But the final predictions from the 1999 study – the truly sobering ones - could have been written for now, and present the societal dilemma that global brands have both highlighted…and may well have the answer for in the future if managed properly.

“The most widespread concerns about the future are over inequalities in society – both at the national and international level. Many contributors paint a nightmare scenario where a ‘fast track’ developed world begins to exist in a ‘drawbridge society’, separate from an increasingly alienated (and armed) developing world”

Borderless world?

What’s interesting is that global brands can actually cross borders to connect and unite people in a way that governments and supra-national institutions sometimes struggle to do. Some of these brands might not all bring glad tidings and health and wellbeing to all mankind, but they do provide channels of understanding and shared experiences…which can be a start. And strong global brands also include non-profit brands like WWF (and the newcomer Extinction Rebellion could have a lot to learn from them in terms of effective brand discipline to have the kind of sustained impact they’d like).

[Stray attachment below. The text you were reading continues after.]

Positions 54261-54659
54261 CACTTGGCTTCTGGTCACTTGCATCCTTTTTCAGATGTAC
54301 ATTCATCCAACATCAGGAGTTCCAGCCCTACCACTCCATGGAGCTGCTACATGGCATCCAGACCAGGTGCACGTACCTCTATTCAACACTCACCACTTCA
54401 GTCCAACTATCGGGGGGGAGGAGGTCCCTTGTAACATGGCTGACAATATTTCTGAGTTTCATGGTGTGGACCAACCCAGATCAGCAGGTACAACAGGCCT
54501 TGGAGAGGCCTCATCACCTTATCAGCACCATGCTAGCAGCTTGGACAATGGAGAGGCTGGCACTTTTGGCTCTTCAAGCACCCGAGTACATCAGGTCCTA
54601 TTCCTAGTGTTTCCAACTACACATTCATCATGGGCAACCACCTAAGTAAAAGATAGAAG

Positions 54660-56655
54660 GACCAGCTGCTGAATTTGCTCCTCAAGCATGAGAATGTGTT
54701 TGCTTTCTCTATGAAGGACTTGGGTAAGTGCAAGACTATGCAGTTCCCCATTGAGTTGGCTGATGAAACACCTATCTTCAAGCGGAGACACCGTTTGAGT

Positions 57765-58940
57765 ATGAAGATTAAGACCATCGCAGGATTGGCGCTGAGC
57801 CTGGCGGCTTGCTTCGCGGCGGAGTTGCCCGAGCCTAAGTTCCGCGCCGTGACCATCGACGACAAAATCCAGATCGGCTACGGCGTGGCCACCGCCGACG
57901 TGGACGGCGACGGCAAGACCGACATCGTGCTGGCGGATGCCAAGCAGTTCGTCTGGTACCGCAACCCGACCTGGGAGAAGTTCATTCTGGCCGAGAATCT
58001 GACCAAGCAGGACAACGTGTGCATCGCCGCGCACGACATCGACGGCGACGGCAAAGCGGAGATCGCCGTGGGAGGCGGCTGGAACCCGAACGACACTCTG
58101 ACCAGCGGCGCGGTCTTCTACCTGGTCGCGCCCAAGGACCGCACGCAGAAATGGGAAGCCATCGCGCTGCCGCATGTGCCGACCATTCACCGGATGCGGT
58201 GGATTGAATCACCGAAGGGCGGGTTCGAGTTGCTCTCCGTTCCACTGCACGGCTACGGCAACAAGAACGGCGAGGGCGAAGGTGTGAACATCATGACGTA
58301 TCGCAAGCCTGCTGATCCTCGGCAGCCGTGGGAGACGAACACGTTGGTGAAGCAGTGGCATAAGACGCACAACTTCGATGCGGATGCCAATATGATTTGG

We’ve got five years…

So, with five years to go to the original 2025 ‘prediction horizon’, what might happen that may still confirm or deny those 1999 crystal balls?

My own view is that, rather like the internet and technology-enabled extraordinary growth and changes in brand fortunes over the last twenty years, there is at last compelling evidence that real sustainability, underpinned by the green economy and greater social accountability, will be the uniting connection in the years to come.

We might already have been talking about the growth of life-editing ‘ecosystem’ brands like Amazon and Apple, and about their economic sustainability, but we will see a real shift in the meaning of ecosystem to the literal vs just business jargon sense - ie. overtly and directly helping the planetary ecosystem. We could perhaps call it the rise of ‘saviour’ brands. Those existing mega brands could fulfil this if they put their whole minds, bodies and spirits into it.